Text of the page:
Baby Time: Infants to 23 months. A loosely interactive program introducing simple stories and songs to infants up to 23 months old with a parent or caregiver; 30 minutes. Headquarters, Char’s Little Stars, Wednesday, 10 a.m.; East branch, Tammie’s Tiny Sprouts, Mondays, 10 a.m.; South Regional, Miss Pat’s Tiny Tots, Wednesdays, 10 a.m.
Toddler Time: 18 to 35 months. Focused on sharing books, singing songs and encouraging listening skills with a parent or caregiver. 30 min. Headquarters, Reading Rumpus, Tuesdays, 10:30 .m.; East, Tammie’s Tot Time, Mondays, 11 a.m.; South, Miss Pat’s Wee Readers, Tuesdays, 10:30 a.m.
Preschool Time: To encourage the exploration of books and build reading readiness skills for children 3 to 5 years old with a parent or caregiver. 30 minutes. Headquarters, East and South, Thursdays, 10:30 a.m.
Noodlehead Story Time: Books and songs for all ages; primary focus is pre-kindergarten through fifth grade. 30-45 minutes. Headquarters, Thursdays, 4 p.m.; East, Tuesdays, 3:30 p.m.; South, Wednesdays, 4 p.m.
Art programs: Activities and instruction based on various themes and media vary by branch. Appropriate for pre-kindergarten through fifth grade. Headquarters, Art in the Afternoon, Thursdays, 4:30 p.m.; East, Bethany’s Brushes, Tuesdays, 4 p.m.; South, Canvas Kids, Wednesdays, 4:30 p.m.
Tail Waggin’ Tutors: Children 7 to 9 can practice their reading skills in a relaxed, dog-friendly atmosphere. Dogs registered through Therapy Dogs International are available for beginning and struggling readers to read aloud to them. Reservations are recommended but not required. Headquarters, Tuesdays, 4:30 p.m.; East, selected Mondays, 3:30 p.m.; South, selected Tuesdays at 6 p.m. and Saturdays at 10 a.m.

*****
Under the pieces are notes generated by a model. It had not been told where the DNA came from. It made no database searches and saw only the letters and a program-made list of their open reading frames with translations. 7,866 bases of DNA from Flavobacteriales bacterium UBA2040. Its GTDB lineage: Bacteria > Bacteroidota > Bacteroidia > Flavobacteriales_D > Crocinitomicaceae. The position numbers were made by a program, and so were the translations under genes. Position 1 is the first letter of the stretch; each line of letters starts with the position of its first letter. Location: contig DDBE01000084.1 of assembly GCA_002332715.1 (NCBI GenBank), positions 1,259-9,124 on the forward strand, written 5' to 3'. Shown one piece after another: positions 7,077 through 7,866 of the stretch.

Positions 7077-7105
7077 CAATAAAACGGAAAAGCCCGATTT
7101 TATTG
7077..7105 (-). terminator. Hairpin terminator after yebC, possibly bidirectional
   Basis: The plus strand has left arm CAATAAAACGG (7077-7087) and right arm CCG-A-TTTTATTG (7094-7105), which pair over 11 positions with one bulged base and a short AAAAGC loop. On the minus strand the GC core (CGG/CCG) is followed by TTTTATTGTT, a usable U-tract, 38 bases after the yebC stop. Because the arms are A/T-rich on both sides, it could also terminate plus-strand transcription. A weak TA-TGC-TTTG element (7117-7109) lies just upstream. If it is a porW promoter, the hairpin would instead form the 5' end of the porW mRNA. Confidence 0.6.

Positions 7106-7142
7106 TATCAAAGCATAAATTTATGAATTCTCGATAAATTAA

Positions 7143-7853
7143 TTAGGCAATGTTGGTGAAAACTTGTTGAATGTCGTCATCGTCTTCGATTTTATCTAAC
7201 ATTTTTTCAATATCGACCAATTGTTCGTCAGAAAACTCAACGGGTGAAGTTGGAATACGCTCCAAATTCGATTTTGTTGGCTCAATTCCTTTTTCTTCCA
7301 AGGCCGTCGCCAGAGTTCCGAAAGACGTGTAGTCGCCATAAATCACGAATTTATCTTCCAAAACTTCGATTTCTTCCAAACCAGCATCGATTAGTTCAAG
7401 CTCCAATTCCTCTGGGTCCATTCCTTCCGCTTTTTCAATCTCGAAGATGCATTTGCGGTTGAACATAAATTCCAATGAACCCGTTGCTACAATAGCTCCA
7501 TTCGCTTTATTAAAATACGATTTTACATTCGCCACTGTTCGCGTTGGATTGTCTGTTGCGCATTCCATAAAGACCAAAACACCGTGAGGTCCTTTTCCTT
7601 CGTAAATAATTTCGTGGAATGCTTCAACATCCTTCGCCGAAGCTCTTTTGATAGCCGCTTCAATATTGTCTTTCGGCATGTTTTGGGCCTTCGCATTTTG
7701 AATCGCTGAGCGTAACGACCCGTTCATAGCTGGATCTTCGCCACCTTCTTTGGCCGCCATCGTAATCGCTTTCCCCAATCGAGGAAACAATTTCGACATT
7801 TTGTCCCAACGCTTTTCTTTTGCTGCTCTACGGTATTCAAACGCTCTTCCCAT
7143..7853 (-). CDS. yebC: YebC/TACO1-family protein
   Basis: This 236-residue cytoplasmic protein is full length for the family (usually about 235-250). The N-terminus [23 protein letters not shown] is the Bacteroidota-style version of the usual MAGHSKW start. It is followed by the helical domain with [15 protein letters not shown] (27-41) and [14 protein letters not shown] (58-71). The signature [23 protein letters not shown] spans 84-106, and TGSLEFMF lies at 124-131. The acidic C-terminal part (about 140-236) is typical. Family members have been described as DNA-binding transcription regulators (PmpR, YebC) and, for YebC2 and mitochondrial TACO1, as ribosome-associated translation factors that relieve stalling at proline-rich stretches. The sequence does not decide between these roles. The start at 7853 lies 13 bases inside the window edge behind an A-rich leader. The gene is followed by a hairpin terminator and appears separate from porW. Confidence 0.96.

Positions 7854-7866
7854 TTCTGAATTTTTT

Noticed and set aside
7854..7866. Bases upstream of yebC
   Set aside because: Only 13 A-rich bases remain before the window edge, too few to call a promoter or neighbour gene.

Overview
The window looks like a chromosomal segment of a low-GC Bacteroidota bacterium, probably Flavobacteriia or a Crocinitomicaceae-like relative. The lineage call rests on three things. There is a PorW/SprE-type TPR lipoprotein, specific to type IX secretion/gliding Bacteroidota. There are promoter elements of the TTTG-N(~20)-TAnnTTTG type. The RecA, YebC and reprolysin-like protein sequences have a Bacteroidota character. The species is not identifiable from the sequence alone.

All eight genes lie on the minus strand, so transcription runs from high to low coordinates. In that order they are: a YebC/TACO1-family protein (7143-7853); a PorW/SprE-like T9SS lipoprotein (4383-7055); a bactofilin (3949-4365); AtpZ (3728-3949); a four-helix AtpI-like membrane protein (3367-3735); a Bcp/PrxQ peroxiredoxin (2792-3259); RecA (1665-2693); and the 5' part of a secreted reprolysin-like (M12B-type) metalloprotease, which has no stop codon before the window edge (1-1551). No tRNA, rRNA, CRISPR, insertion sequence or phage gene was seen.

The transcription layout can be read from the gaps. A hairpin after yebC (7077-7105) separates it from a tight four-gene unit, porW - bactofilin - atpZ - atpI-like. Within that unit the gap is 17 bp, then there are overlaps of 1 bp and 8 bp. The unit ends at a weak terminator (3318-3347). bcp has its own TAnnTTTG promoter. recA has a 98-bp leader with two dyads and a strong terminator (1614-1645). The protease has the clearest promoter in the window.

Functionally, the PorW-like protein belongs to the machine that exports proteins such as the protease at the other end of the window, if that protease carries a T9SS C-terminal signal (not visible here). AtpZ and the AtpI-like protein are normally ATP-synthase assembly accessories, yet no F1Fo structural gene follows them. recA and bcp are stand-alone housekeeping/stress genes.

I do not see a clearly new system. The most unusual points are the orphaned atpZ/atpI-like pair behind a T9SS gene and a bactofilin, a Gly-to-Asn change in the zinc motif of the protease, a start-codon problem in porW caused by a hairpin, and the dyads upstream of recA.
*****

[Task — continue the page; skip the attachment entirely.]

Chapter Chats Book Club: A weekly club for teens 14-17, primarily for participants with developmental or intellectual disabilities, but all are welcome. Meets at East branch meeting room, Tuesday, Feb. 28, 5 p.m. For more information, contact Tammie Foster at 704-216-7842.
Adventure Club: March 11, 11 a.m.-noon, headquarters. Participate in adventurous, hands-on, science-based activities and projects. Programs are more suitable for children in second through fifth grades.
Anime Club: Teens and college-age individuals (21 and under) are invited to watch anime and engage in Japanese-themed crafts and games. Headquarters, March 7 and April 4, 4:30 p.m.
Dr. Who’s Days: Travel through time and space with screenings of the classic BBC program, “Dr. Who.” Families are invited to attend. Headquarters, March 14 and April 11, 4:30 p.m.
Teen Advisory Board: Teens who join this board provide input on RPL’s teen programming and book selection and discuss current events and issues of interest. Members can count their hours of participation toward school community service requirements. East, March 13, April 10, 6:30 p.m.; Headquarters, March 28, April 25, 4:30 p.m.
Teen program: March is the MuV Chat for Teens and April is the Teen Poetry Slam at headquarters. Headquarters, March 20, April 18, 4:30 p.m.; East, March 20, 6:30 p.m.; South, March 20, 4:30 p.m.
Displays: Headquarters, Rowan Doll Society and Salisbury Academy; East, celebrating Dr. Seuss; South, North Carolina pottery.
Literacy: Call the Rowan County Literacy Council at 704-216-8266 for more information on teaching or receiving literacy tutoring for English speakers or for those for whom English is a second language.